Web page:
Realism and American Foreign Policy: Wilsonians and the Kennan-Morgenthau Thesis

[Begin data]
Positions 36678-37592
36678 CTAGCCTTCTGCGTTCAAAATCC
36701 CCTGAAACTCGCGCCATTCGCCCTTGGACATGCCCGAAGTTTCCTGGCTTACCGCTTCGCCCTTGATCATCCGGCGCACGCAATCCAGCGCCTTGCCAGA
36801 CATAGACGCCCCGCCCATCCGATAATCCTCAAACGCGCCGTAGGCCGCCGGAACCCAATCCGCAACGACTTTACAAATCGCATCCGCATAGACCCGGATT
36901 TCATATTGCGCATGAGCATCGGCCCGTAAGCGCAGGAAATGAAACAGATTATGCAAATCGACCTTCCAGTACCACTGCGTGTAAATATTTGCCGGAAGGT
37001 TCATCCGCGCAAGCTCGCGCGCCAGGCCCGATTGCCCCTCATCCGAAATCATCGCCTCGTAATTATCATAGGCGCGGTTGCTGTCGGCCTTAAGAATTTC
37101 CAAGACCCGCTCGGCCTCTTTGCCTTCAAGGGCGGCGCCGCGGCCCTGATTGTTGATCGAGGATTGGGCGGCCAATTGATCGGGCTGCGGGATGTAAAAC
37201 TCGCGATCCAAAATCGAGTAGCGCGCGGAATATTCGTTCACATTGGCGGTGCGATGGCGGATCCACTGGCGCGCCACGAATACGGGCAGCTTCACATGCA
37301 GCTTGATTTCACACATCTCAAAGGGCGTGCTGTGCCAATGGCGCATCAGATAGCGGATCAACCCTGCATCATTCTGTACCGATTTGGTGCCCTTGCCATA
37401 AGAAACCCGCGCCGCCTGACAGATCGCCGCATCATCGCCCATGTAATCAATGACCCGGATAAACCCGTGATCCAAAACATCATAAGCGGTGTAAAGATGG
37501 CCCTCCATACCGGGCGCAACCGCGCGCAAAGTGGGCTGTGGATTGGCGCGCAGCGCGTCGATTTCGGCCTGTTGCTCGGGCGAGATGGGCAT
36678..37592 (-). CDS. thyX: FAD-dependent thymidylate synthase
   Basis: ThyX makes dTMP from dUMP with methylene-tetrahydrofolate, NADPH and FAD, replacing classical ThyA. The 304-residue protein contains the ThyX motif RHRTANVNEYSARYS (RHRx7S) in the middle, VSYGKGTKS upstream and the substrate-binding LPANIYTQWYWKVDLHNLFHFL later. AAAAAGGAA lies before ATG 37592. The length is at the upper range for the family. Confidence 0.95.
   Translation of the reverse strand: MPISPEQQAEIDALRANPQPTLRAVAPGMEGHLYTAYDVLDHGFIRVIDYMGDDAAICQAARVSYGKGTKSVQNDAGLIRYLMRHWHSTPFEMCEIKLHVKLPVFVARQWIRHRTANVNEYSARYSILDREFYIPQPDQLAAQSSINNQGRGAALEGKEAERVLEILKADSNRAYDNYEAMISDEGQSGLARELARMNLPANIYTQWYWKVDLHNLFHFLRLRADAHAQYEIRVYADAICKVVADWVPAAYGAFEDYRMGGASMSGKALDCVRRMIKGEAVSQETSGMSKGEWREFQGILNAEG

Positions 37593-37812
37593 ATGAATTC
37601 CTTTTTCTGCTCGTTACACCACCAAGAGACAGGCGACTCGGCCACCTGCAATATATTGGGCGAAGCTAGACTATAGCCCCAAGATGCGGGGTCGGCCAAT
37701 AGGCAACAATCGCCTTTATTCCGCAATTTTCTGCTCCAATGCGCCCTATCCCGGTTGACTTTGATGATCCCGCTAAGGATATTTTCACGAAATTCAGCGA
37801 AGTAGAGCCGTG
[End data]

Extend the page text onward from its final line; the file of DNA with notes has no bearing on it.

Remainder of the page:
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George Kennan and Hans Morgenthau argued that moralistic and legalistic beliefs bound Wilsonian internationalists to policies outside the national interest. Establishing their claims in the decade following World War II, Kennan and Morgenthau contended that the United States had over-extended its commitments, an interpretation that came to dominate opponents' criticisms of Wilson and his followers. Bucklin shows, after careful examination of the evidence, that the policies that Wilsonians advocated from 1919 to 1954 were generally in concert with those of the realists. Wilsonians understood balance of power politics, sought the professionalization of the Foreign Service, advocated diplomacy, and demonstrated an acute understanding of the long-term national interest. After establishing the basis of the Kennan/Morgenthau thesis, Bucklin provides a comparative analysis between the policies of Wilson and his disciples and those of Kennan and Morgenthau. This study is based upon an examination of the papers and voluminous publications of three prominent Wilsonians: Quincy Wright, Frederick Schuman, and Denna Fleming, as well as the writings of Kennan and Morgenthau. Beginning with a detailed study of Woodrow Wilson's foreign policy, Bucklin presents the case that Wilson's policies were designed to meet the national interest. The test continues with a consideration of American policies in the inter-war years, World War II, and the first decade of the Cold War to include collective security, neutrality, appeasement, and containment. Efforts to label the Wilsonians as idealistic fail when put to the test of the realists.